TBILISI, Georgia (AP) – The high court in the breakaway Georgian region of Abkhazia again reversed itself on whether presidential election results were valid, saying Friday an earlier ruling nullifying them should be ignored because court officials made it while being held hostage.

The region’s Supreme Court first declared an opposition leader the winner of this month’s election, but then nullified those results hours later. On Friday, a judge said that second ruling was illegal because it was made after supporters of Prime Minister Raul Khadzhimba stormed the courthouse and held officials hostage for six hours.

Departing President Vladislav Ardzinba, who has headed the unrecognized Black Sea region since before it broke away from Georgia, called for new elections to be held. He supported Khadzhimba.

Abkhazia has been tense since Oct. 3, when it held its first openly contested presidential vote in more than a decade of unrecognized independence.

The Central Election Commission initially declared opposition leader Sergei Bagapsh the victor over Khadzhimba. But Khadzhimba said his rival fell short of winning the race outright and claimed some districts experienced voting irregularities.

Late Thursday, the Supreme Court ruled that Bagapsh won the presidency with 50.32 percent of the vote, upholding an earlier decision by the Central Election Commission.

Immediately after that ruling, several hundred Khadzhimba supporters rushed into the court building. Hours later, the judge read another ruling, declaring the vote void and ordering a new election within two months.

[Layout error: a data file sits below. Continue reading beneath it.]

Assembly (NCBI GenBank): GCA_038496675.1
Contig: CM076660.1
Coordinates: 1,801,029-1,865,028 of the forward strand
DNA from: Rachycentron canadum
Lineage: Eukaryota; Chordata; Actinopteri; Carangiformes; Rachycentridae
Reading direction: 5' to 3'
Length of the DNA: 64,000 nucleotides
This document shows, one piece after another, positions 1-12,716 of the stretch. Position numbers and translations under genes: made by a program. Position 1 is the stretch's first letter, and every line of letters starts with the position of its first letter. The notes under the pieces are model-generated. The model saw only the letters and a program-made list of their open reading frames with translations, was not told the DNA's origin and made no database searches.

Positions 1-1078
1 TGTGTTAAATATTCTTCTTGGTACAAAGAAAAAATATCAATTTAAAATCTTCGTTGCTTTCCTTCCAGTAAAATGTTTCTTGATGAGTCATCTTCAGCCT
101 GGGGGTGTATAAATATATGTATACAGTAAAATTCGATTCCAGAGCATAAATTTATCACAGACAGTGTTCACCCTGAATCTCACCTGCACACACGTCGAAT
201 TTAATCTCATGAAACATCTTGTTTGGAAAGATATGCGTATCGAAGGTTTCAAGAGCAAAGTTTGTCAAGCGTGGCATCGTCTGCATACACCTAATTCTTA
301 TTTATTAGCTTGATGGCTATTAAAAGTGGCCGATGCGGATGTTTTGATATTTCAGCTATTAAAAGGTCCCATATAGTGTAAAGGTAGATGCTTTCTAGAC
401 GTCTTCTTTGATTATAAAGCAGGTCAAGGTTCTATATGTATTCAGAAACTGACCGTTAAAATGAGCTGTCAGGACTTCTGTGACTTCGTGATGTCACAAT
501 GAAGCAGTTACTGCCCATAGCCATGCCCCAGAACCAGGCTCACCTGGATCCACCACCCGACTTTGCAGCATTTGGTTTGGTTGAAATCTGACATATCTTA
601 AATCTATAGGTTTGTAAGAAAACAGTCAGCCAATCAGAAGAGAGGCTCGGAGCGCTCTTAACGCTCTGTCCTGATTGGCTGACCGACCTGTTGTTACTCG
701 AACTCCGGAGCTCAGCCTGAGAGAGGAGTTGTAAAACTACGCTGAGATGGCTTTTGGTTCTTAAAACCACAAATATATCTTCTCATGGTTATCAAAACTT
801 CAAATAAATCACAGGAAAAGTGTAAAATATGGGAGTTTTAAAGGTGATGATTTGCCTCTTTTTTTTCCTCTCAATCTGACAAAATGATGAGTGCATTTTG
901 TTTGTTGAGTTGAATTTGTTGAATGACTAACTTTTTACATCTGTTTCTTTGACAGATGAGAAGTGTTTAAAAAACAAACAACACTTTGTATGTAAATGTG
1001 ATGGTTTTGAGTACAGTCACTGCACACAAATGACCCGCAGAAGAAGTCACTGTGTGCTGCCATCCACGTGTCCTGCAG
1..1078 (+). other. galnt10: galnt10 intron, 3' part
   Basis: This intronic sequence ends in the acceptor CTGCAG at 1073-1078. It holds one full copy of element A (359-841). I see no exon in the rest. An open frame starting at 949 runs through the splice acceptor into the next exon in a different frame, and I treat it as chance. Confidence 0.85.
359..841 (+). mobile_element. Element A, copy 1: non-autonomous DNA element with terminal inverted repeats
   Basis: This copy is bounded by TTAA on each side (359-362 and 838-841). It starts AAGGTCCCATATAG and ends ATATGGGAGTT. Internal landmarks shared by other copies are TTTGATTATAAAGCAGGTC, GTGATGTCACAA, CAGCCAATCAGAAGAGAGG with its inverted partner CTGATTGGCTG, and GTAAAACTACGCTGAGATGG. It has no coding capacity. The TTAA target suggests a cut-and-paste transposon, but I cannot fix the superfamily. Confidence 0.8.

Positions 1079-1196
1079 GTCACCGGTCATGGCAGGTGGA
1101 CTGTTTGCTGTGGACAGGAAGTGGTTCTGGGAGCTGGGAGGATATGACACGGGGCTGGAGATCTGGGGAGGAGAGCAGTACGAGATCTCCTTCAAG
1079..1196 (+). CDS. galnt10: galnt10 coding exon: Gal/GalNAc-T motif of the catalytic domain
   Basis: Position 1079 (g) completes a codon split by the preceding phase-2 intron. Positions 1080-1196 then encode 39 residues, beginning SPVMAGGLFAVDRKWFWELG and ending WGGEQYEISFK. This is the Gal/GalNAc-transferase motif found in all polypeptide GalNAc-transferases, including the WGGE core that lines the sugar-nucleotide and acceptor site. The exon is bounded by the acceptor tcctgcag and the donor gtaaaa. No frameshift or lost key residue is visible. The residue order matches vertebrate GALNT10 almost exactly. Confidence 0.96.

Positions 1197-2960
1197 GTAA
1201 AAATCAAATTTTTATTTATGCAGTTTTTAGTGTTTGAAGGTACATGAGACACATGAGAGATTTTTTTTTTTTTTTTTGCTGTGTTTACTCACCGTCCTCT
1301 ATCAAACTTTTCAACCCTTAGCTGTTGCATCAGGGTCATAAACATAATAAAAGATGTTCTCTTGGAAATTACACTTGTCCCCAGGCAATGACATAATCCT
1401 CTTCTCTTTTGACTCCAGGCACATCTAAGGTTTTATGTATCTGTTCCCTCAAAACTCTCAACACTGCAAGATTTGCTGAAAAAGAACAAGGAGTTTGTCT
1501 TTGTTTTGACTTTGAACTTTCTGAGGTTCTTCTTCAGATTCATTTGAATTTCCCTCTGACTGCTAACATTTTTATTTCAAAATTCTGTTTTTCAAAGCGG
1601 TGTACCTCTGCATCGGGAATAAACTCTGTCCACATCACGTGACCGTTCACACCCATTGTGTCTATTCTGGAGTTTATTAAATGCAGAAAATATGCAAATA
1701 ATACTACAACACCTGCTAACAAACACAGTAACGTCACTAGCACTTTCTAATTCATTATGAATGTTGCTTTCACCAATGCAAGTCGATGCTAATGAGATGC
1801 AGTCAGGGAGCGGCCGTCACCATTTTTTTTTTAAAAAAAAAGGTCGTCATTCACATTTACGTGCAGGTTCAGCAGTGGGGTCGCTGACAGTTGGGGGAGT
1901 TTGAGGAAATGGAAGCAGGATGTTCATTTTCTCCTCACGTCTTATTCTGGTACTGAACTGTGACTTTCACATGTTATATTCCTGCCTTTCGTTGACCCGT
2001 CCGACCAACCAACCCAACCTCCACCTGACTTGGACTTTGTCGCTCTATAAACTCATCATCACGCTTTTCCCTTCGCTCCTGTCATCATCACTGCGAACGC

Early Friday morning, Georgy Akaba, the presiding judge of Abkhazia’s Supreme Court, said at a news conference that the verdict canceling the vote was illegal because it was made while he was held hostage.

“The second Supreme Court verdict was issued under pressure and can’t be considered lawful,” Akaba said. “I was forced to make this decision because we were kept hostages for six hours.”

Akaba said Khadzhimba supporters held him hostage and broke into his safe and stole election documents. He also said he was concerned about the conditions of elderly court officials, who became ill as hundreds of people converged on the courthouse.

Bagapsh told The Associated Press the court’s decision annulling the election results was made after Khadzhimba’s supporters beat the judge and his lawyers. He added that a new election could be called only by the regional parliament.

Abkhazia has run its own affairs since 1993, when separatists drove out Georgian government troops, and it has cultivated close ties with Russia, which supported Khadzhimba.

AP-ES-10-29-04 1904EDT

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